Review by Trevor Goodchild
"Best Looking Harvest Moon Yet"
Many fans of the Harvest Moon series of games may give the graphics of Save the Homeland a ''10'' because they are simply the best graphics in a Harvest Moon game to date. However, to be fair to those who have never played a Harvest Moon game before it is best to say that the graphics in Save the Homeland are merely average for the PlayStation 2. That does not mean that the graphics are bad or flawed. They just don’t give one the eye candy and wow factor of games like Metal Gear Solid 2, Jak and Daxter, and Final Fantasy X.
The characters are cel-shaded. This look really suits the game very well. The character animation is adequate for the most part. The gestures that the characters make during conversations seem a bit stiff to me. Facial expressions are simple and rapidly change to indicate the emotional state of the characters. Don’t expect the subtle character animations and emotions of Ico or Silent Hill 2. Think more along the lines of the Legend of Zelda: Ocarina of Time.
The environments are fairly small and simple. This at least keeps the loading times to a minimum. But this brings up a question: If Naughty Dog can create a huge world in Jak and Daxter and have no loading times at all during the game, why couldn’t the developers of this Harvest Moon game eliminate the loading times with the relatively small world it has? Oh, well…
In line with the cel-shaded, cartoonish look of the characters, the environments are bright and colorful. The textures are simple and a bit blurry. Items that you can pick up and use are easy to see. Things that are supposed to be rounded are not blocky in any way. There is no slowdown in the frame rate, not that it would affect the gameplay.
If you’ve played other Harvest Moon games, then you pretty much know what to expect from this one. You have your standard in-game sound effects which do the job just fine. Then you have the songs that change from one season to the next. There are tunes that play when you are in certain areas. One of my favorites is the tune of the goddess lake. After a while you may find yourself humming one of these tunes at work or school. At sunset the music stops and you hear the sounds of crickets, owls, and other night creatures. On rainy days you just hear … rain. Duh!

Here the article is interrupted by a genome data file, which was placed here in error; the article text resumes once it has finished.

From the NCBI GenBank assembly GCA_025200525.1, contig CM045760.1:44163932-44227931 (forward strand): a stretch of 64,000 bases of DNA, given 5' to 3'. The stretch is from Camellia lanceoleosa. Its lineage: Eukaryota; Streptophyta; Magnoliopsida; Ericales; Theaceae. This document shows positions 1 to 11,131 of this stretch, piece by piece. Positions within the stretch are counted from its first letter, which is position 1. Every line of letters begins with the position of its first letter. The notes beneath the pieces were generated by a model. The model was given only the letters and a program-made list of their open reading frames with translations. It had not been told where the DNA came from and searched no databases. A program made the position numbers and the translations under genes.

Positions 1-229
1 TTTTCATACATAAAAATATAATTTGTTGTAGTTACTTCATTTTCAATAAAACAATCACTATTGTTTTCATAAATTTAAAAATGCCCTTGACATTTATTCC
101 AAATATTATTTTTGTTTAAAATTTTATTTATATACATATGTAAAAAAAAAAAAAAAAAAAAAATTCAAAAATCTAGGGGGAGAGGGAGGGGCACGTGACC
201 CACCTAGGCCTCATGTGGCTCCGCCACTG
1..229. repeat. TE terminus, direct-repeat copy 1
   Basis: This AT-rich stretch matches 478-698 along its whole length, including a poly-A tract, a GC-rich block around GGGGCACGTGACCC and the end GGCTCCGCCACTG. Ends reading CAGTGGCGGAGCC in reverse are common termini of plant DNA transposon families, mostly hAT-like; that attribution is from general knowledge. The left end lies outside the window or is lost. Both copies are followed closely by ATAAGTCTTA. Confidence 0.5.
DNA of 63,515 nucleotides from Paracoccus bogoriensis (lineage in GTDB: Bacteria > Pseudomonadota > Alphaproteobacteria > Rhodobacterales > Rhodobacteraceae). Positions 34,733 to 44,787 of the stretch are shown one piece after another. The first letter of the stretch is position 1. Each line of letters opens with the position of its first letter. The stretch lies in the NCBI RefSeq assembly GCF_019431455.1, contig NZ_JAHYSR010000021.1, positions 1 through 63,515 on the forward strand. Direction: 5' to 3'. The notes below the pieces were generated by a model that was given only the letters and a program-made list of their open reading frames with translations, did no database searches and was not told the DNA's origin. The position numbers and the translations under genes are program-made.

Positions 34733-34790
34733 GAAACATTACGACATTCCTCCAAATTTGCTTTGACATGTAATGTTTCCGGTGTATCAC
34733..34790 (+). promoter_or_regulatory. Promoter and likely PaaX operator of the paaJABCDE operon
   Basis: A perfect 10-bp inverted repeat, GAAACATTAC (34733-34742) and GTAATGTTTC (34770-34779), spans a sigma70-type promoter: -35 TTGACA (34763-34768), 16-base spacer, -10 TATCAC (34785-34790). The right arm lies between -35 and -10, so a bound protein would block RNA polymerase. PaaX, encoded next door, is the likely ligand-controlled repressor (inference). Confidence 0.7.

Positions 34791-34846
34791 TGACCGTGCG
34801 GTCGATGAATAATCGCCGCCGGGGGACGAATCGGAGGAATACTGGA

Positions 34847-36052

Unfortunately, there is no voice acting. I don’t mind reading text. One part of the game that could have really benefited from some voice acting was the introductory sequence. Sitting through all that slow text waiting to get to the meat of the game was tedious! But, I suppose if we had had to wait for spoken dialog to be added to this game, it would not have come out this year at all. As such it is a minor complaint, and I’m glad to be playing this game now. And speaking of playing…
One doesn’t play Harvest Moon for the graphics or music. It’s all about how it plays. If you’ve played other Harvest Moon games before, then you know the drill. You start with a farm and a little cash. You buy seeds, till the soil, and plant the seeds. You water them over time as they sprout and mature. Finally, you harvest the crops for profit or gifts. Harvest Moon is a game that rewards the generous soul. If the game was only about making a profitable farm, then it would be just another dull sim.
Where this game really shines is in its character interaction. You have to get to know the people and give them gifts. As you befriend your new neighbors, certain subplots will open up allowing you to affect the outcome of the game. A prime example of this in Save the Homeland is how you acquire a horse. In Harvest Moon 64 you were simply given a horse, and it didn’t have too much of an impact on the gameplay. This time though you have to become friends with Bob who owns the Brownie Farm and works at the Farmer’s Shop. You do part time work for him. Once you earn his trust, you get a horse. Just don’t let any of your animals stay sick, or Bob will be very upset!